In the modification shown in Fig. 4, as well as in the modification shown in Figs. 1 to 3, the base ll of the collapsible cup is preferably made of such shape that it may be readily grasped by the user of the device.
The manner of using the above device is apparent. Referring to the modification shown in Fig. 4, the device may be used by applying the cup to the flesh while in collapsed or semi-collapsed position. While maintaining the fleshcontacting rim in contact with the flesh, the withdrawal of the base of the cup will create a vacuum which can be increased or diminished by extending or collapsing the bellows of the cup.
This may, of course, be done at the will and to suit the purpose of the user. The cup may be used for massaging in conjunction with the application of vacua by moving the cup about. If desired, the vacuum can be maintained during the massaging movements. It is an advantage of the structure shown in this invention, however, that massaging eifects can also be had when thecup is in collapsed position (without vacuum) and it is of advantage that, when the cup is collapsed as shown in Fig. 3, the base, flesh-contacting rim and intermediate strengthening ring or rings all fall flush with one another and present a series of pliable surfaces which madesirable massaging agents. The embodiment shown in Figs. 1 to 3 may be used similarly. In this case, however, the vacuum created by the bellows action of the collapsible cup may be used in conjunction with the vacuum created by the resilient bulb to augment and control the same at the will of the user. Moreover, when the collapsible cup shown in Figs. 1 to 3 is detachably secured to the resilient bulb, the cup may be used similarly to the cup shown in Fig. 4 merely by placing the finger over opening l5 in nipple l6 so that a vacuum may be produced within the cup.
While this invention has been described in con nection with specific embodiments thereof, it is rative. In the embodiment of this invention that is illustrated in Figs. 1 to 3, the cup portion of the device may be detachably secured to the resilient bulb. In such case two or more cups of diiferent shapes and which are adapted for application to different parts of the body may be made up and sold with a single resilient bulb and used by successively attaching same to the bulb. The intermediate strengthening rings may be omitted altogether or may be increased in number. Moreover, the collapsible bellows may be in the form shown or may be of any other folding character substantially impervious to air whereby vacua may be created or diminished by the extension or collapsing of the bellows and may be used in other association than the specific association shown. Moreover, a collapsible cup embodying this invention may be used in conjunction with other additional sources of vacuum than resilient bulbs, e. g., mechanical or liquid pumps and the like.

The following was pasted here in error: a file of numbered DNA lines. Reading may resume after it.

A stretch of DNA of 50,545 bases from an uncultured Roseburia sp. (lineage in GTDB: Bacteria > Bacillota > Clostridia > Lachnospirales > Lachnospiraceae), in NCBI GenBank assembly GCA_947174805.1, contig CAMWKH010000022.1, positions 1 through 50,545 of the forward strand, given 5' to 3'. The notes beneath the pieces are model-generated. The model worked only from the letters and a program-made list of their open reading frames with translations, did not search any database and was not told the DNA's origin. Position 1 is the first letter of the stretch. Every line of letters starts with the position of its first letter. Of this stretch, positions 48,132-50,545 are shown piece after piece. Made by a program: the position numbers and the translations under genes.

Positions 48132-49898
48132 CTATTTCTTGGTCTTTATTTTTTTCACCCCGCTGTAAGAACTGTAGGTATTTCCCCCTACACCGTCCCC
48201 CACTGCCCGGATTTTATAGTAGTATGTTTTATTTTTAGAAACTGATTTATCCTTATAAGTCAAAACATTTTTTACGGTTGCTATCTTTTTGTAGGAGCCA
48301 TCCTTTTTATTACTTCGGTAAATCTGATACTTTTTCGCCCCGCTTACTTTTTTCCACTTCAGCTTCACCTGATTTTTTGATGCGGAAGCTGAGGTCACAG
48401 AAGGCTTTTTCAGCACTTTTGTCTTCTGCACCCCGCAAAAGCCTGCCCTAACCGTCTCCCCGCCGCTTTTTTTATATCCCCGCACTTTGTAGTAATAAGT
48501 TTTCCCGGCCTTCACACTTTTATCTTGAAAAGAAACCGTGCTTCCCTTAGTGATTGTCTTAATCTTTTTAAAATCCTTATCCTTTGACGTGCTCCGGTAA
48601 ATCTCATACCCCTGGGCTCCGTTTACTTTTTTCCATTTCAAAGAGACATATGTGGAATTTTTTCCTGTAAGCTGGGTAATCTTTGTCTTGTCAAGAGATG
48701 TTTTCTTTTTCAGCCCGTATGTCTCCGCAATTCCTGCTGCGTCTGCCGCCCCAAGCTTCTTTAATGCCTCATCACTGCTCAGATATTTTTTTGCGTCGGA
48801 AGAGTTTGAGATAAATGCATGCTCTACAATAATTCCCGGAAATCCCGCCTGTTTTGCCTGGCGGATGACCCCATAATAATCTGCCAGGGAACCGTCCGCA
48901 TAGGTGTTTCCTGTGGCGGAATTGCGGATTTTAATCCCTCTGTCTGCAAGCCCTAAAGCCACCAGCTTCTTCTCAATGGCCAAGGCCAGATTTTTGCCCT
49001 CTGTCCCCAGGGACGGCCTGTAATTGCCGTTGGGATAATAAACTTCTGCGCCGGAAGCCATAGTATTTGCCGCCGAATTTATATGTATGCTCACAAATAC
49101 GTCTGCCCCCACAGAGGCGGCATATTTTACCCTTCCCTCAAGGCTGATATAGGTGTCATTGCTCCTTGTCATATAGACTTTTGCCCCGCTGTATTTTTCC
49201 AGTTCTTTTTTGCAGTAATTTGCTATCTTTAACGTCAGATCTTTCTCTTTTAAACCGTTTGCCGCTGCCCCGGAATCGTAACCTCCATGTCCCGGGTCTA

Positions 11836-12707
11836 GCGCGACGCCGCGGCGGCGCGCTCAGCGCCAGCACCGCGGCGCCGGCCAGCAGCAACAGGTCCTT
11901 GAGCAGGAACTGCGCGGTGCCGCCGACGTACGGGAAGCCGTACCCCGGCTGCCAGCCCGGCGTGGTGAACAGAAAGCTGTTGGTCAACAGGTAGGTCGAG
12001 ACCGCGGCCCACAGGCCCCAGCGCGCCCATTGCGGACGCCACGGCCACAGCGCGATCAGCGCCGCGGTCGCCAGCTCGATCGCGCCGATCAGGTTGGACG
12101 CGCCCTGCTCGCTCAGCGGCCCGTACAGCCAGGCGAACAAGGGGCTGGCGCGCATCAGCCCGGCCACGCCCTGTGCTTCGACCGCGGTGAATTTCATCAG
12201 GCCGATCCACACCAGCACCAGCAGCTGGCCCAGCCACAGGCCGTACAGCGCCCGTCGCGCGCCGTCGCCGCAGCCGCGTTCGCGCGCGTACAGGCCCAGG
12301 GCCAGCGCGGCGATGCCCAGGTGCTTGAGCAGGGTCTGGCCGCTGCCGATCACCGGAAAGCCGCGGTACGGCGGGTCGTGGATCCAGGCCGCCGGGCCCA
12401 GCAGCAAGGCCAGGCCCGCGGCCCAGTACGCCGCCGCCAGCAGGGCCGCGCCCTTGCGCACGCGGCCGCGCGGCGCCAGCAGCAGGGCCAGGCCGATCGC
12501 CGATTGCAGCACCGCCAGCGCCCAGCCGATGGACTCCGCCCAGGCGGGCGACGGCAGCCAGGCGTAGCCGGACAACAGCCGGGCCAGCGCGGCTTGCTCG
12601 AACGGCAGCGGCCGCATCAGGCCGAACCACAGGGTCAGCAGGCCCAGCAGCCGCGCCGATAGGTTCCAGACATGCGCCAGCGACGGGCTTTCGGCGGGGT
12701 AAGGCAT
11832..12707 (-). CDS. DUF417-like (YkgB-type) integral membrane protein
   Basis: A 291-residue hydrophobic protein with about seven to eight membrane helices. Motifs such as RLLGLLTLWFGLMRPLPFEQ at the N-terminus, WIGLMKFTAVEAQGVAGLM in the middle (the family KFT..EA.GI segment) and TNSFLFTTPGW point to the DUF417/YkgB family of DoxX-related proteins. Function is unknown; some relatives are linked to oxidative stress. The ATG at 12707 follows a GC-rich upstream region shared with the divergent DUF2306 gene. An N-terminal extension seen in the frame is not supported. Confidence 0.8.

1. A vacuum therapy device comprising a semirigid rubber flesh-contacting rim, a base, and a bellows between said rim and said base, said bellows including alternate substantially continuous sections of thin easily-flexible web-like sheet rubber on either side of a semi-rigid strengthening ring which ring is many times thicker than said sheet rubber, and said cup being bell-like in shape and collapsible upon itself so that said rim, said base and said strengthening ring become flush with one another when said cup is collapsed, the sheet rubber webs being foldable in appropriate folds between said rim, ring, and base.
2. In a vacuum therapy device, a collapsible cup comprising a flesh-contacting rim having a substantially flat bottom surface, an intermediate ring having a substantially fiat bottom surface, the external diameter of said intermediate ring being smaller than the internal: diameter of said flesh-contacting rim, a substantially non-resilient flexible web-like sheet between the upper part of said flesh-contacting rim and the lower part of said intermediate ring, a base having a flat inner surface and of lesser external diameter 7 ing rim at the rim of the cup, a base, and abellows portion including a flesh-contacting ring,
intermediate said rim and said base, said ring being smaller than said rim and adapted to telescope therewithin so that both said rim and said ring may lie against a common surface when said cup is collapsed and so that in extending said cup from collapsed condition by pulling said base away from said surface a vacuum will be applied first primarily within and at said ring and then within and at said rim and said bellows including easily flexible sheet rubber thinner than said ring and said rim and foldable in appropriate folds between adjacent thicker portions of said cup upon collapsing said cup.
CARL G. MILLER.